Lester and Carolyn Burnham are, on the outside, a perfect husband and wife in a perfect house in a perfect neighborhood. But inside, Lester is slipping deeper and deeper into a hopeless depression. He finally snaps when he becomes infatuated with one of his daughter's friends. Meanwhile, his daughter Jane is developing a happy friendship with a shy boy-next-door named Ricky, who lives with an abusive father. Written by
Jessie Skinner <email@example.com>
Angela Hayes' phone number (as seen when Lester calls her using Jane's diary) is 555-0120. See more »
In the dinner scene where Lester throws the bowl of asparagus against the wall the picture frame has been centered between the windows over the console table, and the table lamp visible in an earlier scene has been removed. These changes are not down to continuity as such. The script originally prompted for Lester to throw the plate on the floor, however it was decided that he throw it against the wall instead without the knowledge of Annette Bening or Thora Birch. It had to be done in one take (which it was) to get a real shock reaction. The lamp was removed to avoid any debris knocking it over, and the picture was repositioned in-line with Lester's aim for a clean throw and to minimize any risk of Kevin Spacey knocking the picture off the wall spoiling the 'one-take shot'. See more »
I need a father who's a role model, not some horny geek-boy who's gonna spray his shorts whenever I bring a girlfriend home from school. What a lame-o. Someone really should just put him out of his misery.
Want me to kill him for you?
Yeah. Would you?
See more »
thanks to all at the Donmar Warehouse in London and Dr. Bill and Alice See more »
A deep, wonderful, penetrating film; extraordinary irony in a psychological drama about the American life.
I have come to see the movie with a certain prejudice. Everyone saying that it was so wonderful, so touching, so excited -- I usually tend to go with movies that nobody likes. Nevertheless, this one was a certain exception.
It is a wonderful psychological drama, a satire about the American community and about the American life; dark, painful irony and cynicism in the descriptions of life and characters; deep sarcasm on types of people in the community, habits of behaviour such as "...if you want to succeed, you always have to seem successful..." or "never stop smiling", parasites of the community, and, most importantly, the treatment of people who are "different", who are "freaky" to some extent; and eventually, there is no character in the film that is not odd in its way, although we have to wait for the very ending of the film, to discover this.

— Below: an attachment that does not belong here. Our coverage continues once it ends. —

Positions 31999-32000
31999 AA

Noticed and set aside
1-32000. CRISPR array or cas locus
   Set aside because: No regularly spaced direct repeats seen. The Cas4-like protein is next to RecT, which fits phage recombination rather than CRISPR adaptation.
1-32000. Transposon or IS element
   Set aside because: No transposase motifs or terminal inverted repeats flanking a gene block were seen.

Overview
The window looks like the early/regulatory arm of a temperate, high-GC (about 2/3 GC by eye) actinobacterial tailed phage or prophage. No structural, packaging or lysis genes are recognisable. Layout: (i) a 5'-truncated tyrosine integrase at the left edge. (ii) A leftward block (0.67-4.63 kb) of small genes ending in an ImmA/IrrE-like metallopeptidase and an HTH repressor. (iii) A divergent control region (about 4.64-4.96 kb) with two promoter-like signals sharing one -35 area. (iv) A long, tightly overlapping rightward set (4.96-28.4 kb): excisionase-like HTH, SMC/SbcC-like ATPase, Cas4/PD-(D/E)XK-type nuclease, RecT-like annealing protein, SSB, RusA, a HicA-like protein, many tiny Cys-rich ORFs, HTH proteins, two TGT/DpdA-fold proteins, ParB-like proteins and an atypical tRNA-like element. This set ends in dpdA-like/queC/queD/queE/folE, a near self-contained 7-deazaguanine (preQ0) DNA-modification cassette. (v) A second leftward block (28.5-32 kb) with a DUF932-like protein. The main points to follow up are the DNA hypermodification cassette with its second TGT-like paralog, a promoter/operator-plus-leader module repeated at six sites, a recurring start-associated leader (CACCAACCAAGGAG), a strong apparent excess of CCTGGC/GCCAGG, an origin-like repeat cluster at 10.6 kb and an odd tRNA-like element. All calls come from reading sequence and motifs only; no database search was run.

With very deep and accurate exaggeration, (most of) the characters in the movie demonstrate the worst, the darkest sides of their personality, while still remaining very human, very touching and very involving the observer. Everyone can find a certain similarity with characters and persons who he met in his life, in the characters described in the film. The tragi-comical events, the little pieces of funny, disturbing irony dripping from almost every episode, lead the observer to exploration of the American Beauty -- the beauty in life, and the way that we fail to find it, for all our life; the way we hide our feelings and emotions, even behind sullen walls of our sepulchre.
The acting is truly brilliant, the episodes are built logically, coherently, the dialogues are deep, thrilling, intriguing; every sentence and every word is deeply constructed, containing profound irony and intelligent elements of humors. The plot is very intelligently built, constructing a true indication of the sad situation of the American society, and an excellent ground for the actors.
An amazing movie, strongly recommended. 10/10
359 of 432 people found this review helpful.
Was this review helpful to you?